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Hanford nuclear workers swallowed radiation particles, test positive for contamination – report

Hanford nuclear workers swallowed radiation particles, test positive for contamination – report
Several of the workers tasked with one of the largest nuclear cleanup efforts in the world have tested positive for radiation contamination. Out of the fraction of workers tested, 20 percent were found with “internal exposures.”

On June 8, more than 300 workers at the Hanford Plutonium Finishing Plant (PFP), which produced two-thirds of the nation’s plutonium “buttons” during the Cold War, were ordered to “take cover” after Continuous Air Monitoring (CAM) alarms at the facility detected airborne radiation, according to a press release.

The incident was not unexpected. One worker at the nuclear weapons facility told KING reporter Susannah Frame that CH2M Hill, an engineering consultant company contracted by the US Department of Energy, was “rushing the demolition” and “not listening to workers.”

Hanford officials said the order to take cover was merely a “precautionary” safety measure. Officials with CH2M Hill said the contamination was “not considered harmful.”

On Thursday, KING published an internal CH2M Hill email from July 21 that said the company issued bioassay kits, which detects the amount of radiation in the body, to more than 300 employees who were at the Hanford Plutonium Finishing Plant when the CAM alarms went off in June.

In the email, Todd Southerland, director of safety, health and radiological control at CH2M Hill, said the company has only received the results from 65 kits that were immediately available after the CAM alarms went off. From the 65 kits, the company said a “small number of employees” showed positive results for “internal exposures.”

Sources told KING that the “small number of employees” is 12, which would mean that 20 percent of the workers that have been tested have received positive results for radiation contamination.

Several workers told KING they were shocked by the number of employees that were contaminated internally as the result of a single event.

“In 36 years I’ve not seen this many people with internal exposure,” an anonymous Hanford worker told KING. “It’s a monstrous deal. And the workers know it, but they don’t want to say anything. They’re afraid.”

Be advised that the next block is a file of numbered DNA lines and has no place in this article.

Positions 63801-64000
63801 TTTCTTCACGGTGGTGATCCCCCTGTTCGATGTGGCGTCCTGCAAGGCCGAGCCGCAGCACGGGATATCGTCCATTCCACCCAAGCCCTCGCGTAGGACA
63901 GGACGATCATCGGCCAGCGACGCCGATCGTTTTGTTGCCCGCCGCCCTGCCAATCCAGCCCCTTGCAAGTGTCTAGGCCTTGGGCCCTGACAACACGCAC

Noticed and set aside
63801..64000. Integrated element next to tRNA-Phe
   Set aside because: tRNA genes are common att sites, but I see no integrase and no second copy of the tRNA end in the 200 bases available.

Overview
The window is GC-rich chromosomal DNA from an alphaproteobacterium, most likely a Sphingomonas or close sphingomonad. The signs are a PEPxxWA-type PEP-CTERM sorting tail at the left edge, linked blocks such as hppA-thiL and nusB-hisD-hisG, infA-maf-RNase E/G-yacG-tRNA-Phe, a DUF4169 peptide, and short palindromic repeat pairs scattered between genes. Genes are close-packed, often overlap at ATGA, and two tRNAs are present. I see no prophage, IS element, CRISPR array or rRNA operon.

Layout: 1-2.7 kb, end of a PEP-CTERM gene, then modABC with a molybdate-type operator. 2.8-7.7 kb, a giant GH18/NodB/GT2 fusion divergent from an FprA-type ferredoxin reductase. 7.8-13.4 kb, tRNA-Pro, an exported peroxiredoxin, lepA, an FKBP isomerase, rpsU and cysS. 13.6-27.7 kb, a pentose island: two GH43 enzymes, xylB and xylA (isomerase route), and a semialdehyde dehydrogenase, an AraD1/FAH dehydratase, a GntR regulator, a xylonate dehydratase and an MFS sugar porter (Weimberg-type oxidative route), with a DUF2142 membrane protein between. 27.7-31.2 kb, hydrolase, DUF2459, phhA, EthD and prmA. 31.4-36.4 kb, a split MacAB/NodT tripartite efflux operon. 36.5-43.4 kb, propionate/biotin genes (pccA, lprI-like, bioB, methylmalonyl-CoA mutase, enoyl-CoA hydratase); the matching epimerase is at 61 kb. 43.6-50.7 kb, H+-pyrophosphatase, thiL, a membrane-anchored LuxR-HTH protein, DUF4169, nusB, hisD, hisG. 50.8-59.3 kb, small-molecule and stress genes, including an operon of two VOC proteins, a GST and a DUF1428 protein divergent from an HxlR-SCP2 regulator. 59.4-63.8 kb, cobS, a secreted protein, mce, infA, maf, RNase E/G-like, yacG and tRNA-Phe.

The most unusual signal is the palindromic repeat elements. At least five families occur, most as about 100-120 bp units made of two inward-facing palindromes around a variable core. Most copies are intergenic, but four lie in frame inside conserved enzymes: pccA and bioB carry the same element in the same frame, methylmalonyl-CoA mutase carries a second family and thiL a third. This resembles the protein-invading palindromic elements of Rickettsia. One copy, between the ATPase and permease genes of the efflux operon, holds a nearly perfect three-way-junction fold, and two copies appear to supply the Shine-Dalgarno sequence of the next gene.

In the internal email, Southerland downplayed the dose that workers received, saying it was “less than or equal to 1 millirem.”

“At the end of 50 years, the person with a dose of 1 millirem would receive a dose equivalent to less than a tenth of a standard chest x-ray. A standard chest x-ray is about 10 millirem,” Southerland wrote.

However, there is “no safe amount of plutonium you can inhale or ingest,” Doctor Marco Kaltofen of the Nuclear Science and Engineering Program, Department of Physics, at Worcester Polytechnic Institute told KING.

“If you fly from Seattle to DC, you’re in the air for 6 hours and you’re done. With plutonium, the exposure is in your body for days, months or even years. A millionth of a gram of plutonium has a measurable risk of causing a lethal lung cancer,” said Kaltofen.

Destry Henderson, a communication specialist at CH2M HILL Plateau Remediation Company, told KING that more positive results are expected to come out of the remaining tests.

He added that the company has taken steps to prevent future contamination by “adding additional dust suppression capability; implementing negative ventilation on the canyon during demolition; and reducing the proximity of nearby employees to the canyon.”

Many employees believe that proper precautions were not taken because the company is under pressure to meet their deadlines. The cleanup of the entire Hanford facility is expected to be completed by 2060, but CH2M Hill is under a contract to finish the demolition of the PFP by September.

On Thursday Jacobs Engineering Group announced they reached an agreement to purchase CH2M Hill, including the Hanford contract. 

The agreement comes as the Department of Energy plans to rebid the three largest cleanup contracts for the Hanford nuclear reservation, including the one held by CH2M Hill and another held by Mission Support Alliance, a company owned by Jacobs Engineering Group, according to the Tri-City Herald.